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Speech and swallowing and PD

Speech and swallowing and PD

what some experts say

Speech and swallowing and PD

Many people with PD complain that they have a thick phlegm or mucus in the throat. Drinking more water will help thin this phlegm. Drinking carbonated beverages or tea with lemon may also help. Eating or drinking dairy products can make phlegm worse.

Two PD specific programs for speech th



Read more in this comprehensive 50 page downloadable book from

Speech and Swallowing - Parkinson's Foundation


Swallowing. Whether you have too much saliva in your mouth or not enough, try sucking on lemon candy, small suckers, or chewing gum. Yes, this will create more saliva, but it will also help you to swallow more frequently. The more you practice swallowing, the more those muscles receive exercise. If you struggle with thick mucus

in your throat, these strategies will help you to get it either swallowed down or cleared up and out

Ambroxol, a drug used in cough syrup to break up phlegm, may be worthy of further study as a neuroprotective compound in Parkinson's disease, AiM-PD trial results suggested.

It is important to note any changes to swallowing, because there is opportunity to intervene early and preserve both health and quality of life.  Swallowing disorders are managed by the medical team with a speech-language pathologist and physician. Evaluation typically involves an interview, a physical examination of the head and neck, trials with food/liquid and if indicated, an instrumented examination, either with a moving x-ray, called videofluoroscopy (also known as a modified barium swallow study) or by visualizing the throat with a scope (called endoscopy).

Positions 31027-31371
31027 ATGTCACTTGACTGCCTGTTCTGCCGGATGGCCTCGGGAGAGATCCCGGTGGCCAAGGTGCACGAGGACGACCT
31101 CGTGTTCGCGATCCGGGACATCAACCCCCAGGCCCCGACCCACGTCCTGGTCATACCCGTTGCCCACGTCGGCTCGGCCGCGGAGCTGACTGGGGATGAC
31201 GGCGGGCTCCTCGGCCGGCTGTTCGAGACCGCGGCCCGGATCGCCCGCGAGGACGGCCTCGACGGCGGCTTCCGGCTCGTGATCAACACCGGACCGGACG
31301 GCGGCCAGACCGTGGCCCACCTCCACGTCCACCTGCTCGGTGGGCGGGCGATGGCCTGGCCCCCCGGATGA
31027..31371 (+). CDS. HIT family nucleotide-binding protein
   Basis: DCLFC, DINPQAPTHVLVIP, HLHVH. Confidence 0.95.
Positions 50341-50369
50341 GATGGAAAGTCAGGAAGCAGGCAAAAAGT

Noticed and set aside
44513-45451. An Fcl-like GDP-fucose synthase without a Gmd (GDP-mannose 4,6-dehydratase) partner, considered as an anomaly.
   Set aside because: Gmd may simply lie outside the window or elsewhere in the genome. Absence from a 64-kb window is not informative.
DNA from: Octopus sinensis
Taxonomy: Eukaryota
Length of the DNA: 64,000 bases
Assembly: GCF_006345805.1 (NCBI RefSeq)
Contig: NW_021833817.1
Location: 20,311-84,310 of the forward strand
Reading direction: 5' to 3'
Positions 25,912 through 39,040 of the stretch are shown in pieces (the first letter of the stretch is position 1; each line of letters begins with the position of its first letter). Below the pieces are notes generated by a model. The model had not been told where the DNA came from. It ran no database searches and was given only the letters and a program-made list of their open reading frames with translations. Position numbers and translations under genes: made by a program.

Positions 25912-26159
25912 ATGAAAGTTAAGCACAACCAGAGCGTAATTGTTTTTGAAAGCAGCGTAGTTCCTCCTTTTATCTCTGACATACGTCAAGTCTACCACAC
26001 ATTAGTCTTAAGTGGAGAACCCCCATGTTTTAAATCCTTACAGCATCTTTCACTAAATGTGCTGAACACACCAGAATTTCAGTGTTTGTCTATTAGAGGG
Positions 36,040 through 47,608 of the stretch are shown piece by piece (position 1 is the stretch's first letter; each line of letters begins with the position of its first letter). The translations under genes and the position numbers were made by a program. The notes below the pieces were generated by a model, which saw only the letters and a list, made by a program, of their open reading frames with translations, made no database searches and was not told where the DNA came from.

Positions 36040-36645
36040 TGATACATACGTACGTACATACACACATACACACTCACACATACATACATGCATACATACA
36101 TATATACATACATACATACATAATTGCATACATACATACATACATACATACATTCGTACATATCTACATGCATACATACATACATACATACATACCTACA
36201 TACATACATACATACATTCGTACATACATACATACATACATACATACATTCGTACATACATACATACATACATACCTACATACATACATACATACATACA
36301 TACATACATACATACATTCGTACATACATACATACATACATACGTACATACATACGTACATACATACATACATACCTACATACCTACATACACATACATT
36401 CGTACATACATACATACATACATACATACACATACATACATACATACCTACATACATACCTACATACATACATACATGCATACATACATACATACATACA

Excess saliva

I found excess saliva could be combated with mints, which encourage swallowing.  Then I was concerned about dental problems caused by too much sugar. I don’t like artificial sweeteners, but then discovered xylitol. (


Xylitol is a natural sugar alcohol found in plants, including many fruits and vegetables. It has a sweet taste and is often used as a sugar substitute.

Xylitol tastes sweet but, unlike sugar, it doesn't cause tooth decay. It reduces levels of decay-causing bacteria in saliva and also acts against some bacteria that cause ear infections. It's widely used in "sugar-free" chewing gums, mints, and other candies.

In the US, products that contain xylitol are allowed to state that they reduce the risk for cavities. People also use xylitol to prevent tooth plaque, ear infection, dry mouth, and many other conditions, but there is no good scientific evidence to support most of these uses.

I tried many xylitol products and liked this one best. (although not as tasty as sugary mints)

Spry Xylitol Mints, Peppermint, 240 Count - Breath Mints That Promote Oral Health, Increase Saliva Production, and Stop Bad Breath

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